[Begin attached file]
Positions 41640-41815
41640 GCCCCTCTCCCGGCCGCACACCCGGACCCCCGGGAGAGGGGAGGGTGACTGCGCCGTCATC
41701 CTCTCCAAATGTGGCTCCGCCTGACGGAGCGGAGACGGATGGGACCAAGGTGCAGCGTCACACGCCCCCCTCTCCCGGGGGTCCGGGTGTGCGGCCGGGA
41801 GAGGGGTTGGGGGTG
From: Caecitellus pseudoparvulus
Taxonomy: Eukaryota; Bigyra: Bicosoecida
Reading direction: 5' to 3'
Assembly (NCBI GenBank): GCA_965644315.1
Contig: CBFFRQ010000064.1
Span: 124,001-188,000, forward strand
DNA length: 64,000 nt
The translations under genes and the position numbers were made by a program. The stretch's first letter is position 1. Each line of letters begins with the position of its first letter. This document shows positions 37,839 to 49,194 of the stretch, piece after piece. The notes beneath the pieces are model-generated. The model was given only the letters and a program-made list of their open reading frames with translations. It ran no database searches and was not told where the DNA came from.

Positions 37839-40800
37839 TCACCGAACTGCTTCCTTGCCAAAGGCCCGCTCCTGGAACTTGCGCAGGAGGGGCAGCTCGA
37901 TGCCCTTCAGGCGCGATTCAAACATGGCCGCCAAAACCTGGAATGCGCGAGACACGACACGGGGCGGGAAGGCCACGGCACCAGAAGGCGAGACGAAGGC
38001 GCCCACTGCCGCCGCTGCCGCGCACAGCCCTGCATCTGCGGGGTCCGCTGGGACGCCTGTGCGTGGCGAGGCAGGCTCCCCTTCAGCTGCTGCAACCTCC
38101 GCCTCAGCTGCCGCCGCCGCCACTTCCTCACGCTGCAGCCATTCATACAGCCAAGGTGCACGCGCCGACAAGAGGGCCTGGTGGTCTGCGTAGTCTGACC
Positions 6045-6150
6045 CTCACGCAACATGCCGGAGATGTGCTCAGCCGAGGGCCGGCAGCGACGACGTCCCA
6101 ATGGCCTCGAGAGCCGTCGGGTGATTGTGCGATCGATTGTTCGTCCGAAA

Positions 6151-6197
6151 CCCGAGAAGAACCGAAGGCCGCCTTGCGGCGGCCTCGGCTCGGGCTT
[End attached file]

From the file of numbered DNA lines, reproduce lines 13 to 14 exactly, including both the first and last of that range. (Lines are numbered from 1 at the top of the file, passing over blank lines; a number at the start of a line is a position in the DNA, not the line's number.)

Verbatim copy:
Positions 37839-40800
37839 TCACCGAACTGCTTCCTTGCCAAAGGCCCGCTCCTGGAACTTGCGCAGGAGGGGCAGCTCGA